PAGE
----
Kraft Heinz Co. will restate financial reports for a near three-year period to fix errors that resulted from lapses in procurement practices by some of its employees, the packaged food company said in a filing on May 6.
The company also said it received an additional subpoena from the U.S. Securities and Exchange Commission (SEC) in March, related to the assessment of goodwill and asset impairments and a request for documents associated with the procurement operations.
Kraft had disclosed an SEC subpoena in February related to an investigation into its accounting practices and, procurement procedures. Following the subpoena, the company initiated an investigation into the procurement practices.
Kraft Heinz said the misstatement was not “quantitatively material” to its financial reports, adding that its investigation was substantially complete and that it would continue to cooperate with the SEC.
Along with the subpoena, the company had also announced a $15.4 billion write-down of its Kraft and Oscar Mayer brands in February and the May 6 filing revealed that the misstatements would increase the amount by about $13 million.
Due to these findings, the company said it would not be able to timely file its quarterly report for the period ended March 30.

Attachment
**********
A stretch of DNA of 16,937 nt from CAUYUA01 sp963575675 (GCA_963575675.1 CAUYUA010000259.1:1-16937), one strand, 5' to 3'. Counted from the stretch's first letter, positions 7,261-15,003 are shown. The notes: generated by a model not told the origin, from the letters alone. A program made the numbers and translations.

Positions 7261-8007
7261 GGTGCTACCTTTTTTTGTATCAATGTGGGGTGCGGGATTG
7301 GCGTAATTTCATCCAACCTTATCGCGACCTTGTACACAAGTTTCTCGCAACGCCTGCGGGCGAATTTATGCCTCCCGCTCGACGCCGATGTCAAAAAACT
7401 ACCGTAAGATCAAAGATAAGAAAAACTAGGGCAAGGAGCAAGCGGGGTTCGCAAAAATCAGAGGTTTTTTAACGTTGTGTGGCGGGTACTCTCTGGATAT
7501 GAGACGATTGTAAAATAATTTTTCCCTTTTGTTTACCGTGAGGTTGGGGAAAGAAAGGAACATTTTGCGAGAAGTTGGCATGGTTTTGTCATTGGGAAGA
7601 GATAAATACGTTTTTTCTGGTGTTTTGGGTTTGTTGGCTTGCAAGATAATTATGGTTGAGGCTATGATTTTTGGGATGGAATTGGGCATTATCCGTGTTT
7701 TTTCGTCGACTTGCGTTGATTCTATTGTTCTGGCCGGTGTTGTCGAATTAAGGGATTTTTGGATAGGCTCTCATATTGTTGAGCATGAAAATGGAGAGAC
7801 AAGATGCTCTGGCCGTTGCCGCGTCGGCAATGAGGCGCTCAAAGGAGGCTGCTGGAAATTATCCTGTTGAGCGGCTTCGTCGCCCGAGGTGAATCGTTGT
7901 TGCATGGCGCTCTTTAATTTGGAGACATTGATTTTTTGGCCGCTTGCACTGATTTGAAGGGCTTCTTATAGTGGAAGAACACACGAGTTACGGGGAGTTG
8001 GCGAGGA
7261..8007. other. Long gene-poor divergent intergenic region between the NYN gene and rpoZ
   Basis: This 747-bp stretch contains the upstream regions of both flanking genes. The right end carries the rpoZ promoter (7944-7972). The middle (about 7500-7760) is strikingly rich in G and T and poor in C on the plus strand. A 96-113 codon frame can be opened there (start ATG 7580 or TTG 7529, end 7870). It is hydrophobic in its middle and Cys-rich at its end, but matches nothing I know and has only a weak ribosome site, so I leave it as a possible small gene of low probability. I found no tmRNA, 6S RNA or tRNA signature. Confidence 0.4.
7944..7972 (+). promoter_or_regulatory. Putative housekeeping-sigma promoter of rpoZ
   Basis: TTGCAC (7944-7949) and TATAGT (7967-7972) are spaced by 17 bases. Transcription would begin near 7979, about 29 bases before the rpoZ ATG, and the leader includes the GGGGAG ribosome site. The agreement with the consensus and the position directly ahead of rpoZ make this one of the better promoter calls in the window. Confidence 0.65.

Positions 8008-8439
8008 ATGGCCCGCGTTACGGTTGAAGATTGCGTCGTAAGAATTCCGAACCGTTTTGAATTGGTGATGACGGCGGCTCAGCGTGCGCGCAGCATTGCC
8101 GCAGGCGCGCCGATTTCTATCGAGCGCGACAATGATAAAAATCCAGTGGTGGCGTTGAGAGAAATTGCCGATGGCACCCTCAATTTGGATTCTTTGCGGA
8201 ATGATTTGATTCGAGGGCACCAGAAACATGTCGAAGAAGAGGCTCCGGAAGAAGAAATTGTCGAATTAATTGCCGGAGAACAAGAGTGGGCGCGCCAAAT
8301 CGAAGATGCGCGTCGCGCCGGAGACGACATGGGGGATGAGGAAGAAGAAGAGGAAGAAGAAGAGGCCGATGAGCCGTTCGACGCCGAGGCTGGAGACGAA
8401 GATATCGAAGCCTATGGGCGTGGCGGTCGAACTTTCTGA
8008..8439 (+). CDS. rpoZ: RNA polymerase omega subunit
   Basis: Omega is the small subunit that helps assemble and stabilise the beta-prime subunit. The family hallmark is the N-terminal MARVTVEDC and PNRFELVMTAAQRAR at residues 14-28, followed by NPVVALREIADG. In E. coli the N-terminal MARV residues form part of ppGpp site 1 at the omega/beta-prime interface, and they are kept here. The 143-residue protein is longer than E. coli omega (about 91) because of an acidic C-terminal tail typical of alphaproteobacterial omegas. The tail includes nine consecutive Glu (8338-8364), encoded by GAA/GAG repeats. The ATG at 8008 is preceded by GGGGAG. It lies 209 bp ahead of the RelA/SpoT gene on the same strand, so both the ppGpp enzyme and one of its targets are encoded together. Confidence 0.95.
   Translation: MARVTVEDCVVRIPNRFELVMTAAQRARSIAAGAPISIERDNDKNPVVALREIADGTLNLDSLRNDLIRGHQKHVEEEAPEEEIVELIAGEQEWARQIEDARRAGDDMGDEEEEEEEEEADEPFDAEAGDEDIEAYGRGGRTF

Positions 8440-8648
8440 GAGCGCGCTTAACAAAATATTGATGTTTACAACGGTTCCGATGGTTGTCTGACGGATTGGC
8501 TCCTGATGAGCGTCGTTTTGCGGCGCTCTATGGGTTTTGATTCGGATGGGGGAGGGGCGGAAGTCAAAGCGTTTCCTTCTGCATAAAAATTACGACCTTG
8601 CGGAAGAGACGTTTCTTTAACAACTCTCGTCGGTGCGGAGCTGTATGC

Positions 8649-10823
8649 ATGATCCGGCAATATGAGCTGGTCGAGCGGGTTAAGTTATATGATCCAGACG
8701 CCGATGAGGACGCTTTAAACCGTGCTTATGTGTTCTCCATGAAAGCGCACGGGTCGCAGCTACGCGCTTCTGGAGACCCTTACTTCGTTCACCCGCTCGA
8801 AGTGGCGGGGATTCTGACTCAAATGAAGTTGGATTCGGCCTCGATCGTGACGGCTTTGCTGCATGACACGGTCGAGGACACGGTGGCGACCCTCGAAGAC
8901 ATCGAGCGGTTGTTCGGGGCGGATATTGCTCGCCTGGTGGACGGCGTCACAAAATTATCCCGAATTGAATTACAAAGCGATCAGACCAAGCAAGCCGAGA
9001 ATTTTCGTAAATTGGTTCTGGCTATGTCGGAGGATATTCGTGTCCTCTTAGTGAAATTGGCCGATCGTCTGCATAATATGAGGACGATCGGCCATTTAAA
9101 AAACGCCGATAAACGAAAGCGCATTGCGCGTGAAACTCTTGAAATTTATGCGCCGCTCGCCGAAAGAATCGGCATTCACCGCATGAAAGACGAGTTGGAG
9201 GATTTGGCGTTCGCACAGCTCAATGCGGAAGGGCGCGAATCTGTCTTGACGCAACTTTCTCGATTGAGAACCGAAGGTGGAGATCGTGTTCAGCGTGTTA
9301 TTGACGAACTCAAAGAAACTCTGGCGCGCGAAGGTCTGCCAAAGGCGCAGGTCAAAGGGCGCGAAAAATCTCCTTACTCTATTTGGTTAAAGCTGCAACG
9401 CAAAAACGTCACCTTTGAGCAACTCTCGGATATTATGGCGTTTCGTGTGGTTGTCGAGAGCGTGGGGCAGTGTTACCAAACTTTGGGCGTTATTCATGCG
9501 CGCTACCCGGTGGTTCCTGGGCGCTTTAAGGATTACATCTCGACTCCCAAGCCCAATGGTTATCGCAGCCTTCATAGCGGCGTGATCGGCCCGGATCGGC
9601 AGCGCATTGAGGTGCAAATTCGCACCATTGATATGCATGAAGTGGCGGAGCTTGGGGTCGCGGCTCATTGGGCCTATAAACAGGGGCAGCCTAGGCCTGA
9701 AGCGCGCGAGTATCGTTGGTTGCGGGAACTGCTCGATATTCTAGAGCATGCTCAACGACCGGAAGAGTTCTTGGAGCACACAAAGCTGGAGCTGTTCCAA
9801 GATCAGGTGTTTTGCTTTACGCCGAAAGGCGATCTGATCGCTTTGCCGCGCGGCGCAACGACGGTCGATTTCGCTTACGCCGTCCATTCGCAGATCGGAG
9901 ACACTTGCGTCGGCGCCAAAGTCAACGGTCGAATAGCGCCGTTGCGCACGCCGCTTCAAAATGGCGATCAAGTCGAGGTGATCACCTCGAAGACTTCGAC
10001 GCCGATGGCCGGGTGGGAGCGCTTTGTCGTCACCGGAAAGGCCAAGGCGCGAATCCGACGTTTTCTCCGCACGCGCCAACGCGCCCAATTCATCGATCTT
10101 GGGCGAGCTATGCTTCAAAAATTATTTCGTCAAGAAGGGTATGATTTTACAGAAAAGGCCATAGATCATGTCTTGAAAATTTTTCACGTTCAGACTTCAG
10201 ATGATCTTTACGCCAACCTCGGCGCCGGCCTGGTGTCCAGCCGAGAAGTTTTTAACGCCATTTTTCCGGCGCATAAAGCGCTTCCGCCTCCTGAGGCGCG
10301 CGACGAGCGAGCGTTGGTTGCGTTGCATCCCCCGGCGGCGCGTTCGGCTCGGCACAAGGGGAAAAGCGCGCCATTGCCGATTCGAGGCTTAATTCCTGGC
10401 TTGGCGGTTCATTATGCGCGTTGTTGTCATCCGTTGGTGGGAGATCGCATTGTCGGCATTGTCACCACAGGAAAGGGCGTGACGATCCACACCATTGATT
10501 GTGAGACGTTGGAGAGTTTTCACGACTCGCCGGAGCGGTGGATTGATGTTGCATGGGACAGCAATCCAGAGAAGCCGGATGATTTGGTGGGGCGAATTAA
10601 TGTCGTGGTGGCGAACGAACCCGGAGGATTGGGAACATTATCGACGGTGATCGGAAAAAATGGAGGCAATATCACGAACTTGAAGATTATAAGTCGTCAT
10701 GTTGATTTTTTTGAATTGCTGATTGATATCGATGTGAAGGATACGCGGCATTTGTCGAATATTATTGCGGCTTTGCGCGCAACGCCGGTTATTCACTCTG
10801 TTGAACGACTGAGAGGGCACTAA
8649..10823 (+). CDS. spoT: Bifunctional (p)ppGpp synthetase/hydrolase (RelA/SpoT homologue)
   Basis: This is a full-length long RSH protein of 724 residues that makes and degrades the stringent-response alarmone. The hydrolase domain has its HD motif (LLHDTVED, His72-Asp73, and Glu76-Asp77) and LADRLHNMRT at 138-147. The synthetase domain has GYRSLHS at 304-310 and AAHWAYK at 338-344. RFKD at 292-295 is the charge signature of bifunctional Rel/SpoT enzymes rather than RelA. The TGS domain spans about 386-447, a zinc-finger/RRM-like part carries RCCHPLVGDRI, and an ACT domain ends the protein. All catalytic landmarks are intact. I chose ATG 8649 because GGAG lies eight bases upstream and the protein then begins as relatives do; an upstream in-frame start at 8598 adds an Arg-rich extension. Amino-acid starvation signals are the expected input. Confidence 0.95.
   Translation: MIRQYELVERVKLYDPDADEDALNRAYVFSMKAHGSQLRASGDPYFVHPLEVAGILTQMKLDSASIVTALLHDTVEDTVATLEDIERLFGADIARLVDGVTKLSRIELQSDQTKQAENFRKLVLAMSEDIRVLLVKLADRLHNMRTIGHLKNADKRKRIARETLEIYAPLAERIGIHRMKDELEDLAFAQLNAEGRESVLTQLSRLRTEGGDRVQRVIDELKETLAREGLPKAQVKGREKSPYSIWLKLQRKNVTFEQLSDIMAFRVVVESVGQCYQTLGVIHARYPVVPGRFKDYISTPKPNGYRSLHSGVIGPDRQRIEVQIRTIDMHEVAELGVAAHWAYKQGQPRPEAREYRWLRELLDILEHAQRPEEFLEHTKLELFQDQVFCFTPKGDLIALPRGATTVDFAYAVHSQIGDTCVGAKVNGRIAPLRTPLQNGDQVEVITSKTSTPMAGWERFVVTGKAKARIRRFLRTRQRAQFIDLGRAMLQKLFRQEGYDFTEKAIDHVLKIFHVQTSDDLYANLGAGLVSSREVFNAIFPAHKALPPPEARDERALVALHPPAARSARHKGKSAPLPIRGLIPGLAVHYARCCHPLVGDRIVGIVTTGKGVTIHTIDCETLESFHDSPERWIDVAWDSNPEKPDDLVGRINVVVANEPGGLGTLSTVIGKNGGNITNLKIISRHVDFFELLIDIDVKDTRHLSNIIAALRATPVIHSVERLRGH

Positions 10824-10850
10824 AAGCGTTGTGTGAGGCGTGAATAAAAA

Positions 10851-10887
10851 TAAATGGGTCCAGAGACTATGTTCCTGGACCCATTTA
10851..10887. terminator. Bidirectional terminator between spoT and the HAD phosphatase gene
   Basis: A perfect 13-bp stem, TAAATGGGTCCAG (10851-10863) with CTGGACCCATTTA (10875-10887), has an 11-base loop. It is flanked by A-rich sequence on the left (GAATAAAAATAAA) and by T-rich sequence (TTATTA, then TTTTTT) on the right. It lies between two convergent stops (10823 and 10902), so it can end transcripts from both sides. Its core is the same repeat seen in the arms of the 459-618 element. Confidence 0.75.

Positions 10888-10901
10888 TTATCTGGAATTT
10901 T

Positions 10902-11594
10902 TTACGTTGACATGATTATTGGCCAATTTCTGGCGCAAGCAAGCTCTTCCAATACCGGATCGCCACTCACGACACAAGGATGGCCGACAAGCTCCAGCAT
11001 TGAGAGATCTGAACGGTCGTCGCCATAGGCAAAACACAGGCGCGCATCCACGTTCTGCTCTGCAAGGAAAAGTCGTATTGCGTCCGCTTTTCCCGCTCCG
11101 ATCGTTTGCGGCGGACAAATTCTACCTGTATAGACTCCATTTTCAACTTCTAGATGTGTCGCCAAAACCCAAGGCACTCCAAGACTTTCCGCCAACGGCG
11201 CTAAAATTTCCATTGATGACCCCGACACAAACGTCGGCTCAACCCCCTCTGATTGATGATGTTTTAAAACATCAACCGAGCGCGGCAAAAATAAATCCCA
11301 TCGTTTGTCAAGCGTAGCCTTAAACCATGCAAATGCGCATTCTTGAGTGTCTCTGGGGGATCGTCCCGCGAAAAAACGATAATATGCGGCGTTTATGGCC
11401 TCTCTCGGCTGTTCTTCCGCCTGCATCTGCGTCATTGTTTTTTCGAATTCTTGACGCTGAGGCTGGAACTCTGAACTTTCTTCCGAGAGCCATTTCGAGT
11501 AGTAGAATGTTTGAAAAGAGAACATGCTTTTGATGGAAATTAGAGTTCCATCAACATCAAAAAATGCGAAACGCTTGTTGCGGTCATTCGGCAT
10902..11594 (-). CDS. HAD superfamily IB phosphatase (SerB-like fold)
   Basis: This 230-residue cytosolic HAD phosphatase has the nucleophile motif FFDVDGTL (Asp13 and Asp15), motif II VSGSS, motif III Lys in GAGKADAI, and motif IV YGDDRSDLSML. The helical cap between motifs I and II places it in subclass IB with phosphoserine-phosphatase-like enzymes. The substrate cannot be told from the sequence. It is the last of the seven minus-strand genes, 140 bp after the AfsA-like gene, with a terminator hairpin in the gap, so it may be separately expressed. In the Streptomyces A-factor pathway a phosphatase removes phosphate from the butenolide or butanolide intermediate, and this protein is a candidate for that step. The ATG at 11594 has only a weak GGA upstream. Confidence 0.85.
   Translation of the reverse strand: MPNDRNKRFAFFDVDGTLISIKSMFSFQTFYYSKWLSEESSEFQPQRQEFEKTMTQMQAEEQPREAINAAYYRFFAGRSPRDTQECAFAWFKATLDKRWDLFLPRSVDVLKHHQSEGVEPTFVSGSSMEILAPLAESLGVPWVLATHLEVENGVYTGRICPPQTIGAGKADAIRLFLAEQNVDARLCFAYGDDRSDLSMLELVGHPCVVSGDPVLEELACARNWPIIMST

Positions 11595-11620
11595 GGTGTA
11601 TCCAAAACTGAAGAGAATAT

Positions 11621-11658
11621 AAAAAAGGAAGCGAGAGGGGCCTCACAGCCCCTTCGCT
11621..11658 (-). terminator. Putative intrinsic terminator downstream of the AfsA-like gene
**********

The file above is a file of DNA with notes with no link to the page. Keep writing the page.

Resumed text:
“While we expect there will be more change, the worst of the uncertainty surrounding financial statements appears to be over,” Consumer Edge Research’s Jonathan Feeney said.
Shares of the company were marginally up at $32.70 in noon trading.
Warren Buffett, whose Berkshire Hathaway Inc is Kraft Heinz’s largest shareholder with a 26.7 percent stake, told CNBC after Kraft Heinz disclosed the restatements that the company had his confidence.
The misstatements in Kraft’s reports for the years 2016, 2017 and the first nine months of 2018 mainly relates to the timing and recognition of supplier contracts in the procurement area.
The investigation and review required adjustments of about $208 million related to the costs of products sold and the findings from the investigation also revealed that there was no misconduct from any member of Kraft Heinz’s senior management.
Kraft also said it reviewed supplier contracts and found additional misstatements may or may not have resulted from the misconduct tied to its procurement practices.
“The company is taking action to improve our policies and procedures and will continue to strengthen our internal financial controls,” Kraft Heinz spokesman Michael Mullen said.
By Aishwarya Venugopal